The understanding of the earthquake source experienced a significant progress when it was recognized that their occurrence is tightly linked to tectonic activity (Süss, 1873, 1875). Indeed, the most prominent seismoactive zones are found along the midatlantic ridges, the mountain belts and along major fault systems in the continental plates, i. e., zones with intensive tectonic activity. Earthquakes are nowadays seen as a particular manifestation of geodynamical processes. In occasion of the 1906, San Francisco earthquake, Reid (1910) demonstrated that during earthquake process two crustal segments along the San-Andreas fault were dislocated with respect to each other. Following the hypothesis of Reid, which by now is generally accepted, earthquakes are caused by a shear fracture of crust material which had been deformed in the time before the occurrence of the earthquake until reaching a critical state.

The link with geotectonic movements, together with the physical evidence, that a finite (non-vanishing) amount of elastic energy cannot be concentrated in a point (Tsuboi, 1956) lead to the development of concepts describing the earthquake source as a volume with finite (i.e., non-zero) extensions.

The place where the earthquake dislocations occur is referred to as ** source plane** or

**. Common models use source planes of rectangular or circular shape (see Fig. above). The characteristics of the seismic signal highly depend on form and extension of the source plane, together with the amount of dislocation occurring across the source plane. The extension of the source and the dislocation define the first important parameter used in**

*source area***: the**

*SHAKYGROUND*

*seismic moment M*_{0}.

The seismic moment is given by

where is the shearing modulus [Pa], A the source area [m^{2}], <do> the average dislocation [m]. The seismic moment can be determined from the seismic signal in the far-field using

where u(t) is the ground displacement to be integrated over the source duration T, t is the time variable, and C is a factor accounting for geometrical spreading and the radiation pattern R, i.e., for body waves with the propagation velocity c:

In simple words, the seismic moment is proportional to the area of the far-field source time function. Keeping the seismic moment fixed, the peak amplitude of the ground displacement is inversely proportional to the source duration T.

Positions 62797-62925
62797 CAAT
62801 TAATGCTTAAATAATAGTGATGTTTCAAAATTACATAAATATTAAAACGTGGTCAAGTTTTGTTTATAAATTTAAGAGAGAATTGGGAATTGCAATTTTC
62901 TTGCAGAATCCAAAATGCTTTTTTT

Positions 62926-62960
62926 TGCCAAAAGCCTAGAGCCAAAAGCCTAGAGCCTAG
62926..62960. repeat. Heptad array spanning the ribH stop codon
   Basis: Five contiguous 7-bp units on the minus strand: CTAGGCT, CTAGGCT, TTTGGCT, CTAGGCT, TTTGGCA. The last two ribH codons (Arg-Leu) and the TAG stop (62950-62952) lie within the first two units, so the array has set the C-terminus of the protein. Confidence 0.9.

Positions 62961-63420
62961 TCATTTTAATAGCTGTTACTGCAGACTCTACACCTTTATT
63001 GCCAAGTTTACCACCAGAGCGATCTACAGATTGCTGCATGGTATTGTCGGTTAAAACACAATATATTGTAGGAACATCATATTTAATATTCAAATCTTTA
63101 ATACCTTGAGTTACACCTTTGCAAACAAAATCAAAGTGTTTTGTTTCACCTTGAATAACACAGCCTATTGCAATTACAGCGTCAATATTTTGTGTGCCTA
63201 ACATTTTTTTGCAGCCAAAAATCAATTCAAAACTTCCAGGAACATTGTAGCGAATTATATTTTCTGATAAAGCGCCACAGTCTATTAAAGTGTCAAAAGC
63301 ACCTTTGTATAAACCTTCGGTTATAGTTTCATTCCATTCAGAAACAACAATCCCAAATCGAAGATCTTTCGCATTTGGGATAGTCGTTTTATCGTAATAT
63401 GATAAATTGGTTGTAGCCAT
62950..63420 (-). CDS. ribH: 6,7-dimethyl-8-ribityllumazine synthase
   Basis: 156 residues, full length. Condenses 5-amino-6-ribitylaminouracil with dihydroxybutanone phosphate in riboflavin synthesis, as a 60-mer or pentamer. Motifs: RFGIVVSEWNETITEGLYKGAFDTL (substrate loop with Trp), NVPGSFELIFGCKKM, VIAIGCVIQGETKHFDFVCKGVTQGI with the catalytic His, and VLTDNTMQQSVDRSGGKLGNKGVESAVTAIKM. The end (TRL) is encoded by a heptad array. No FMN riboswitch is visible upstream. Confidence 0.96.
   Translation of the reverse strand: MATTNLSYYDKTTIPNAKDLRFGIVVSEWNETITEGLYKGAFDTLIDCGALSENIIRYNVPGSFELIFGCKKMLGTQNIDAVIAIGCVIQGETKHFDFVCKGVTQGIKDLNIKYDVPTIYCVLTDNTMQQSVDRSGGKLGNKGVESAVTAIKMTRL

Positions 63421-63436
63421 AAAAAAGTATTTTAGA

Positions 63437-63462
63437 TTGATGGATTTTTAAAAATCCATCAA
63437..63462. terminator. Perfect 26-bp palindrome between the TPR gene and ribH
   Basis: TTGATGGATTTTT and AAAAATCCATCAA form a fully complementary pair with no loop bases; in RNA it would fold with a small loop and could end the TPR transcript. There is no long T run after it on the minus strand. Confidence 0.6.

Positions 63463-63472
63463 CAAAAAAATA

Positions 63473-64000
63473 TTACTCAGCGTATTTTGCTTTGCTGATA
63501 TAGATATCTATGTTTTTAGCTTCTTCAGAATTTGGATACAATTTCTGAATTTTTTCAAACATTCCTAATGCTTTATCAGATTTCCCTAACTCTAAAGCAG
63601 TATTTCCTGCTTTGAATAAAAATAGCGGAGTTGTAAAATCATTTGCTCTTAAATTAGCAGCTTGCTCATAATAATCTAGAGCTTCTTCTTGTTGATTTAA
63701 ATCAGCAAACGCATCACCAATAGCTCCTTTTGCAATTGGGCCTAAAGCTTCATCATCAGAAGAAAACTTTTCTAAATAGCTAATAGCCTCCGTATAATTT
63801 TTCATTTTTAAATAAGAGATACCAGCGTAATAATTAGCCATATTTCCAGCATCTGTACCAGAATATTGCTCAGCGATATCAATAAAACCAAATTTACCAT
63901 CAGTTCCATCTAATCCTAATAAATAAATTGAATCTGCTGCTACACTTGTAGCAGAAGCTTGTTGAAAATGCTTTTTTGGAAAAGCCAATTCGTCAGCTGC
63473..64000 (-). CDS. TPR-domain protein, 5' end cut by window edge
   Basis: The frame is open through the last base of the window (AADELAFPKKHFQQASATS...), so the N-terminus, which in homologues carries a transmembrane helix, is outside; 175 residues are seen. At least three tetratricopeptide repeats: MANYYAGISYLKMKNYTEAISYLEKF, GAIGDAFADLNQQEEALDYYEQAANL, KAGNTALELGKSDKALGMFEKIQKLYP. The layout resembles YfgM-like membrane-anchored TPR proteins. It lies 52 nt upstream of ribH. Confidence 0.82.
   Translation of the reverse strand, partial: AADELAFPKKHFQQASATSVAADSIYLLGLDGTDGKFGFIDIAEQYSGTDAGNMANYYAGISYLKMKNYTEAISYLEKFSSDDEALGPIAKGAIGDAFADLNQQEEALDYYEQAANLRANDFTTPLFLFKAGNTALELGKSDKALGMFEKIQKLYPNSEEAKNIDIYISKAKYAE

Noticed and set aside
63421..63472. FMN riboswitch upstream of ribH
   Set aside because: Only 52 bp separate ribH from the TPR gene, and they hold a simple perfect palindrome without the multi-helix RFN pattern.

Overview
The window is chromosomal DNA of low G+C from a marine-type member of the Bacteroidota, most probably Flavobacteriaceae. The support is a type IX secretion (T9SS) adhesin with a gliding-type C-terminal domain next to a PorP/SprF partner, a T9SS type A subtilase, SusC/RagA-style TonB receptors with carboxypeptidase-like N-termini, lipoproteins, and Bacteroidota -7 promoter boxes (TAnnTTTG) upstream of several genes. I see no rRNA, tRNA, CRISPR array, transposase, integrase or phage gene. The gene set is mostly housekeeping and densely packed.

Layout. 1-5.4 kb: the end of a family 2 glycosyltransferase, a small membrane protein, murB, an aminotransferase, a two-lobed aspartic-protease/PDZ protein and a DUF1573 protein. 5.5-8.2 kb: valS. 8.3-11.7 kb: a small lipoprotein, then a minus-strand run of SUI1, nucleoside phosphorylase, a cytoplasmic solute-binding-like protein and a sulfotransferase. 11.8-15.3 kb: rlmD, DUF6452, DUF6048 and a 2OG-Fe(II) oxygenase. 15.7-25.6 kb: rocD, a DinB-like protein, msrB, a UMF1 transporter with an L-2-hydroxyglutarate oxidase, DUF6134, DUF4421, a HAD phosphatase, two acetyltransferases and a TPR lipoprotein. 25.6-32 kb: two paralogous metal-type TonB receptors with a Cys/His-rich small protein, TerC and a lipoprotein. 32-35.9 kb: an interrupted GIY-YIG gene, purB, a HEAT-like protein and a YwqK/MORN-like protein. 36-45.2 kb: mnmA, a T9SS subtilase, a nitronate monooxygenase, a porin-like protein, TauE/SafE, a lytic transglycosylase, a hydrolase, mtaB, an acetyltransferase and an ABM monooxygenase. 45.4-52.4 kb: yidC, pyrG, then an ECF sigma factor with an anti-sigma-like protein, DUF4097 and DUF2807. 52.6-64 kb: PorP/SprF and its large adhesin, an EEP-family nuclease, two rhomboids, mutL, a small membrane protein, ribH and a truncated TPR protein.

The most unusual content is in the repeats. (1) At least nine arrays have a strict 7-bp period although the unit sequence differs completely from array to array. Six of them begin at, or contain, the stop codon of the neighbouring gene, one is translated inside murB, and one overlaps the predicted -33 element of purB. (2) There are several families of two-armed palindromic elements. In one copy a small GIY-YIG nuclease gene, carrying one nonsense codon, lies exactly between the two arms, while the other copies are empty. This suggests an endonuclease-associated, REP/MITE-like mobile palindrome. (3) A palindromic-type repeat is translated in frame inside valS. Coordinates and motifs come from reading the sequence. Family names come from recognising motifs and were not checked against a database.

Most common source models claim an inverse relation between source dimensions (length, radius) and the duration of the source time function. With a given seismic moment a short source duration implies a small extension of the seismic source, and consequently, according to eq. (4.4), a high value for the average dislocation . Instead of directly relating to the source dimension, seismologists prefer to use the ** global (seismic) stress drop**, which is proportional to the average dislocation. The global stress drop is the second parameter used in

**to describe the source properties. We calculate the global stress drop with the formula**

*SHAKYGROUND*

In ** SHAKYGROUND** t is given in bars according to common conventions in seismology. Note that 1 bar = 10

^{5}Pa = 10

^{5}N/m

^{2}. The next step is to understand how

**uses the relations outlined here for the generation of synthetic accelerograms.**

*SHAKYGROUND*

2 A more exact formula for the seismic moment, which takes into account the possible heterogeneities within the source volume is given by

3 The formula 2.6 strictly holds for circular sources. In SHAKYGROUND eq. 2.6 is used to fix the lower frequency bound using a Brune (1970) source model. For non-circular source planes a good approximation can be achieved by taking the source area in m^{2} and calculating an equivalent source radius.